I could have sworn that in an earlier episode, possibly from Season 2 when Melisandre is seducing Stannis, she describes his wife as being "locked up in a tower". I couldn't really understand that, and I still don't, really. Why is she isolating herself? And why doesn't she want Stannis to see Shireen? Is she afraid he will contract greyscale, or is it that she's ashamed of her only child being a daughter instead of a son?
Also... what is with the fetuses?! That wasn't in the book, right? That is creepy as fuck, and I can't decide is it's the little ones or that big one that makes me the most queasy. Urrrghh. Why.
So Selyse isn't stupid; she not only knows that Stannis has been sleeping with Melisandre, but has actually discussed it with Melisandre and was happy about it because he did it in service to the Lord of Light. Alright, lady. Whatevs.
Stannis sees Shireen (who by the way is singing one of Patchface's creepy songs and it's awesome) and he's kind of a dick, telling her that her buddy Davos is "a traitor and rotting in the dungeons". Seriously, Stannis? C'mon, man, don't be a cunt.
JAIME'S BUTT! Damn, he's a blessed man.
I love love love this scene. Nikolaj is just a fucking gifted actor. First he makes that crack about "No wonder Renly died with you guarding him", at which moment Brienne stands up and we get some more butt (Brienne the BOOTY, amirite???). Jaime looks so sincerely ashamed of himself that I actually buy it. I just wish he would get a bowl or a bucket and pour some water over his head, because damn he looks grimy.
When he begins to tell Brienne the truth about Aerys and the wildfire, the detached, dreamy way he tells it is so fucking perfect. He comes back into the moment here and there, when he demands to know if Brienne would have kept her vow. But for the most part his voice is faint and almost sarcastic, like he's trying not to feel it, especially when he says "I don't think he expected to die, he expected to be reborn as a dragon." He sees the absurdity of it, but it still cuts him, and he's haunted.
UGH, JAIME, YOU'RE BREAKING MY FUCKING HEART.
Then he gets distraught, muttering, "By what right does the wolf judge the lion?!" and collapses. Brienne calls out for help with the Kingslayer, and he whispers, "Jaime...my name is Jaime." Heart = broken.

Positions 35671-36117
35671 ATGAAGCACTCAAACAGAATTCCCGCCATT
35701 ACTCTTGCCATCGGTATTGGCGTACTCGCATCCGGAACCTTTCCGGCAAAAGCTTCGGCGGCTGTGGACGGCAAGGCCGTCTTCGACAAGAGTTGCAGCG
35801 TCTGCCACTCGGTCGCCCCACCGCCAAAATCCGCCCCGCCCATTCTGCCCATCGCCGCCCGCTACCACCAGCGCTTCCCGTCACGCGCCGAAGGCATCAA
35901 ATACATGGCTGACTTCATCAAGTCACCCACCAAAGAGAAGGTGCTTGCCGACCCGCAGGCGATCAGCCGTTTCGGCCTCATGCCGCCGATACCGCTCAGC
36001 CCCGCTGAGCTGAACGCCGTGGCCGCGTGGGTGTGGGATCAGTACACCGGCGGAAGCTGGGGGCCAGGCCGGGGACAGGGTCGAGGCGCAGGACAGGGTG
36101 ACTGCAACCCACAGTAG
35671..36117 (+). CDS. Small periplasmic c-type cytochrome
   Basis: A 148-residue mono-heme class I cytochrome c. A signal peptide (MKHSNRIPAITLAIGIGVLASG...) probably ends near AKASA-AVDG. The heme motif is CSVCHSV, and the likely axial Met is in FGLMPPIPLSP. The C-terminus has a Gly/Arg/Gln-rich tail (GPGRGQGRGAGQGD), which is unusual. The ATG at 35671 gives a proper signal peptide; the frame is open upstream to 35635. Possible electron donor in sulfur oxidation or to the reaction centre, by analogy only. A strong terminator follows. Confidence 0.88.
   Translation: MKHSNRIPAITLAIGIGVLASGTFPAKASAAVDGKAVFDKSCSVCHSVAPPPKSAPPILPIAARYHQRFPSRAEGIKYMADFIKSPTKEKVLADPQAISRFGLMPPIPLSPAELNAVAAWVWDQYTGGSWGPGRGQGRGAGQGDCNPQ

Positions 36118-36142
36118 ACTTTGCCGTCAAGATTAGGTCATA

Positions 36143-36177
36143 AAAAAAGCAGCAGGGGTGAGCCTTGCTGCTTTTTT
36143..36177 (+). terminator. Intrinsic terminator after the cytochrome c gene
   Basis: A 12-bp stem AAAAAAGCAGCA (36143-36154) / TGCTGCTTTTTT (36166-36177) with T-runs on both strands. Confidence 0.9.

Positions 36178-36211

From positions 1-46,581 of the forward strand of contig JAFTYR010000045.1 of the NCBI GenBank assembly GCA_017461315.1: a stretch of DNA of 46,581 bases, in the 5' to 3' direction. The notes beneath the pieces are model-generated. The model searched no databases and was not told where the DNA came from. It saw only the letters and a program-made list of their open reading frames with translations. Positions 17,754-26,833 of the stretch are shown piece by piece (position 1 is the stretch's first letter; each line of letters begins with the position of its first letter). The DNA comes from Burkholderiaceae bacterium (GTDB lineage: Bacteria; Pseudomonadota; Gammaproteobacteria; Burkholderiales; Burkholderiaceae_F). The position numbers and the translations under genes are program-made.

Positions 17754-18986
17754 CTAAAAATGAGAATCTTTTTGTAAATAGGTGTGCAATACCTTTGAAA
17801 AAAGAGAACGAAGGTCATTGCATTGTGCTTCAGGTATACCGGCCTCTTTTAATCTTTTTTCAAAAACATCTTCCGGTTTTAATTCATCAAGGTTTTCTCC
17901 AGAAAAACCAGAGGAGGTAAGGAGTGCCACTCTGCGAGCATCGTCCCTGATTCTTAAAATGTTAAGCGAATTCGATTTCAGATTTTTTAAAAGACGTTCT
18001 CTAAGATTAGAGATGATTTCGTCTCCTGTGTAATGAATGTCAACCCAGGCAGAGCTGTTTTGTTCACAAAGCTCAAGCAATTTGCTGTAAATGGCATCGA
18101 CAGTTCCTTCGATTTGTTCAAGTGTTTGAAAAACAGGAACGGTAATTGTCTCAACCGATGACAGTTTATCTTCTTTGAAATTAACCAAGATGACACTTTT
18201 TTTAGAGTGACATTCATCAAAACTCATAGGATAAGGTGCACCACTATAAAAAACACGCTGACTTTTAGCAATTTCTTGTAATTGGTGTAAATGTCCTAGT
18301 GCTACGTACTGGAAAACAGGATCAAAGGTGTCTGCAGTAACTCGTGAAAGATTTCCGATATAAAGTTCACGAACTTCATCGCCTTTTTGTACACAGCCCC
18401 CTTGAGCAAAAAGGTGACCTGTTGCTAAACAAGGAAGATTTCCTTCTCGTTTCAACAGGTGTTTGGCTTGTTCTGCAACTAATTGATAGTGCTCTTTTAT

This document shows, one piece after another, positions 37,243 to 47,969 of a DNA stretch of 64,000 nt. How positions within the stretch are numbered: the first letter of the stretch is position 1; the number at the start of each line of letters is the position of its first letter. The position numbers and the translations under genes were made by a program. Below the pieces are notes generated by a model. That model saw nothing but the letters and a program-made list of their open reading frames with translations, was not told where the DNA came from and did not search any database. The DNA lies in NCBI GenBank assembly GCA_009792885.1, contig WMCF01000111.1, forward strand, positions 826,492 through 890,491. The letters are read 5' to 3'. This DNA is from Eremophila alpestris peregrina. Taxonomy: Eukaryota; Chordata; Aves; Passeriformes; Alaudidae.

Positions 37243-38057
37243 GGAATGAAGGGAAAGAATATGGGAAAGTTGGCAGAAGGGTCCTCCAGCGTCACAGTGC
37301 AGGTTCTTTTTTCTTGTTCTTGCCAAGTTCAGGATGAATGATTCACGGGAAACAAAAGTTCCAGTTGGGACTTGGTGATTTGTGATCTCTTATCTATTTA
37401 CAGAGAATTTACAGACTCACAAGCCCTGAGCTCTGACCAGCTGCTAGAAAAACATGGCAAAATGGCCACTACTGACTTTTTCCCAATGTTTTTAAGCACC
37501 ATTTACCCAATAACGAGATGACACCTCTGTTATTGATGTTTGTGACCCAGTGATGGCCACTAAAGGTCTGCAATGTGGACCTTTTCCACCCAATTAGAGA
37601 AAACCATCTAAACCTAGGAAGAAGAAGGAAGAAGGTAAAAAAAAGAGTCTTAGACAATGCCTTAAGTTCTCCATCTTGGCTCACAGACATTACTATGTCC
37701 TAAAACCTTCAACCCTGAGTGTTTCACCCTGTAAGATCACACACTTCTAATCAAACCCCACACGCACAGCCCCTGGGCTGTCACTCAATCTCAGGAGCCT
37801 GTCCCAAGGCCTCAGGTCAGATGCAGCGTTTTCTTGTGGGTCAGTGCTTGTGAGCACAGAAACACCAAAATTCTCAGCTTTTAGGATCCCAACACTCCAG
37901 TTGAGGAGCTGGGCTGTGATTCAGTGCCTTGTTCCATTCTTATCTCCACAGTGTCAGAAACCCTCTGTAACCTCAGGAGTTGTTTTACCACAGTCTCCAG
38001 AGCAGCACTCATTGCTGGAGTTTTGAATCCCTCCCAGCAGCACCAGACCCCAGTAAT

I swear, the two of them are so good together. I love all their scenes. I want to watch the Brienne and Jaime show.
Maybe we aren't quite at Yunkai yet, but close enough.
Here's another place where I'm not totally sure how they're going to handle the changes they've made. Barristan and Jorah are talking about when Jorah was knighted, cracking jokes and remembering home, when Barristan brings up the fact that Jorah has a controversial past. Okay, sure, that's true, but what about the part where Jorah betrayed Daenerys by spying for King Robert? I find it pretty hard to believe that Barristan wouldn't at least suspect that Jorah was behind all of the intel they were receiving, but instead he's really focusing on Jorah's involvement causing people to not be on Dany's side.
I find this odd, because Daenerys' plan is to wait till her dragons are grown and then swoop into Westeros and conquer it with "Fire and Blood", so wtf difference does it make whether Jorah is by her side? It doesn't seem like the people are going to have much of a say over it in the end anyway. I dunno, Barristan, you seem like you just kind of wanted to be a dick here, and even though I know Jorah is also full of shit, I was kinda glad he told you to shove it up your ass and rode away.
Meeting Grey Worm was a little disappointing. I did't care for the dude's acting (he honestly seemed like he was trying not to laugh) and he just doesn't look strong or impressive enough in any way to make me believe that he would have been selected as a captain. Eh, whatever, doesn't matter right now, we shall see how he does when there's a battle or something.